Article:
Situated on the Cambridge side of the Charles River, Weld Boathouse is an iconic structure that rests at the midpoint of the Head of the Charles Regatta’s course. The building was completed in 1906, financed by George Walker Weld, a member of the Class of 1860. This boathouse replaced another that he had funded in 1889.
Adjacent to the Larz Anderson Bridge, the boathouse is a constant commotion of activity. Providing a home to Radcliffe rowing squads since the 1970s, it has served, according to Dan Boyne, coach of the recreational sculling program, as the hub of rowing at Harvard since its earliest days.
Winnie Parker, a graduate of Radcliffe and avid rower, has relied on the boathouse for the past decade. Parker, who rows up to four times a week, said, “I just think it’s the best. I love it, I love coming here, I love rowing, I love the river, I love the boathouse, I’m totally into it.”
Traditions and Rituals - Weld Boathouse
Photos by Justin Ide, Harvard Staff Photographer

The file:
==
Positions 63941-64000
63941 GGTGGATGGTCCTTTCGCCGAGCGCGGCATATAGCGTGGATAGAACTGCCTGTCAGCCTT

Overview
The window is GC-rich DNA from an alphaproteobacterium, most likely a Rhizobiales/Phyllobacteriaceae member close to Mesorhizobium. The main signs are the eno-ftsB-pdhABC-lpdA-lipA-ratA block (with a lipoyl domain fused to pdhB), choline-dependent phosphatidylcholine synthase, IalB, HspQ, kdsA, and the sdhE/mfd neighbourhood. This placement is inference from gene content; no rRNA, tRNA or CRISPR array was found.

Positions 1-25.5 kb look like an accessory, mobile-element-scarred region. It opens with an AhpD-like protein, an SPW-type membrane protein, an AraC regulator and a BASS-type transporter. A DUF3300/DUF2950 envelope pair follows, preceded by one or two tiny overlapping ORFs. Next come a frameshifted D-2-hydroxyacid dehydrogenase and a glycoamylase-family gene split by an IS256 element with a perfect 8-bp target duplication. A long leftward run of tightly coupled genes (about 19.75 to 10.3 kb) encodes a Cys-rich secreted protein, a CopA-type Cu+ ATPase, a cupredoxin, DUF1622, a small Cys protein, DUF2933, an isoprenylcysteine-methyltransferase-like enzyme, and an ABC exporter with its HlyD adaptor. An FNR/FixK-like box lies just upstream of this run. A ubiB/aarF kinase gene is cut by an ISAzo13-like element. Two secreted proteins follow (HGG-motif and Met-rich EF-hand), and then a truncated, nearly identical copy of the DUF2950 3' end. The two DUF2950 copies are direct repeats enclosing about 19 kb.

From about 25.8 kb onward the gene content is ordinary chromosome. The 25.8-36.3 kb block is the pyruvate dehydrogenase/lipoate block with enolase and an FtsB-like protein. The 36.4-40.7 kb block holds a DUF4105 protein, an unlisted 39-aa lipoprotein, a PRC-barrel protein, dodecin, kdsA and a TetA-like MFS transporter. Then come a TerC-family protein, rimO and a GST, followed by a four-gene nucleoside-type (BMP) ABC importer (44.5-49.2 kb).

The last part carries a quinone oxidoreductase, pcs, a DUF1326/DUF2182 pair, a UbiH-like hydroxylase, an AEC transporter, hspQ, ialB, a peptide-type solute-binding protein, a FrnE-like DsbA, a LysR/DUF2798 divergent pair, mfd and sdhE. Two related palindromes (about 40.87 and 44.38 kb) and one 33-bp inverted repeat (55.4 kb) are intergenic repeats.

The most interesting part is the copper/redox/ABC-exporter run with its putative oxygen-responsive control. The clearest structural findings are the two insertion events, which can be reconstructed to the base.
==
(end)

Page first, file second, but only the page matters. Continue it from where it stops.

On June 17, 1897, a trophy from the Metropolitan Amateur Rowing Association was presented to the Weld Boat Club.
Paddle, oar ...
A detail of the equipment that fills the Weld Boathouse. The boathouse was originally constructed in 1889, with a second, larger building completed in 1906.
On the right side
Situated on the Cambridge side of the Charles River, Weld Boathouse is an iconic structure that rests at the midpoint of the Head of the Charles course.
Winnie Parker comes up from the river and heads to the boathouse after a day on the water.
Parker, a 1966 graduate of Radcliffe, rows up to four times a week, using the Weld Boathouse as her anchor.
Buck stops here
A sign warns people not to dump ... anything dropped into the drain winds up in the Charles River, where it stays.
Knock on wood
Natural or painted, the details of rowing equipment add to the beauty of the boathouse.
A day on the water doesn't have to entail a lot of heavy equipment, at least not for these rowers.
The Weld Boathouse, financed by George Walker Weld, a member of the Class of 1860, is a beautiful landmark on the Charles River shoreline.